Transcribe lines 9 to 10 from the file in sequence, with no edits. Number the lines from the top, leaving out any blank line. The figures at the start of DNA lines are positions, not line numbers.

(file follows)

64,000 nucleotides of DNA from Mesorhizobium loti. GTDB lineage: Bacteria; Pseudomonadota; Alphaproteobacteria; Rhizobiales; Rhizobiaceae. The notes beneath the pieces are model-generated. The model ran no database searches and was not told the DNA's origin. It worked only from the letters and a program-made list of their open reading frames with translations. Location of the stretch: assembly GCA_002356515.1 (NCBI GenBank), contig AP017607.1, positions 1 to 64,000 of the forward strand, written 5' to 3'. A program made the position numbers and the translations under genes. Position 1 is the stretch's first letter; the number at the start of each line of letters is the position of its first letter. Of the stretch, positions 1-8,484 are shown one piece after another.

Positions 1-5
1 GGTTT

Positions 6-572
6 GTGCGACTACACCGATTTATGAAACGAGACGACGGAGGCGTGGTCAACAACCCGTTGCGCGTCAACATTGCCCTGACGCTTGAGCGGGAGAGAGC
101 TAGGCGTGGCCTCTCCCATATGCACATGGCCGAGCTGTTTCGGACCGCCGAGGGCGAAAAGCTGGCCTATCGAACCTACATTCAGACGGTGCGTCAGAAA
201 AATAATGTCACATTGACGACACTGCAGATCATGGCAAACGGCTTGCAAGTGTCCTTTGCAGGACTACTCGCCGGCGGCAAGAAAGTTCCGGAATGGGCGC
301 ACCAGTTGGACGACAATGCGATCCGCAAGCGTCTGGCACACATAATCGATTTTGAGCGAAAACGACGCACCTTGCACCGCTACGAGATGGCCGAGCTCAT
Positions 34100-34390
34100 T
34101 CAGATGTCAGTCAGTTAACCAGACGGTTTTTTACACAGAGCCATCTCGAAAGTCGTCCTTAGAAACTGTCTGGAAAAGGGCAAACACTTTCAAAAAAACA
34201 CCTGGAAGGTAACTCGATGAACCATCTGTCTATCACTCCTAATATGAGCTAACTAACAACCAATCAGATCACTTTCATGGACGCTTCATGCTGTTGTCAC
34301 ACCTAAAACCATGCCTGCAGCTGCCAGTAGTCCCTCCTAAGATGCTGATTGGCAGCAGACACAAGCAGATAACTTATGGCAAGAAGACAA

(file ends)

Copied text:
Positions 34100-34390
34100 T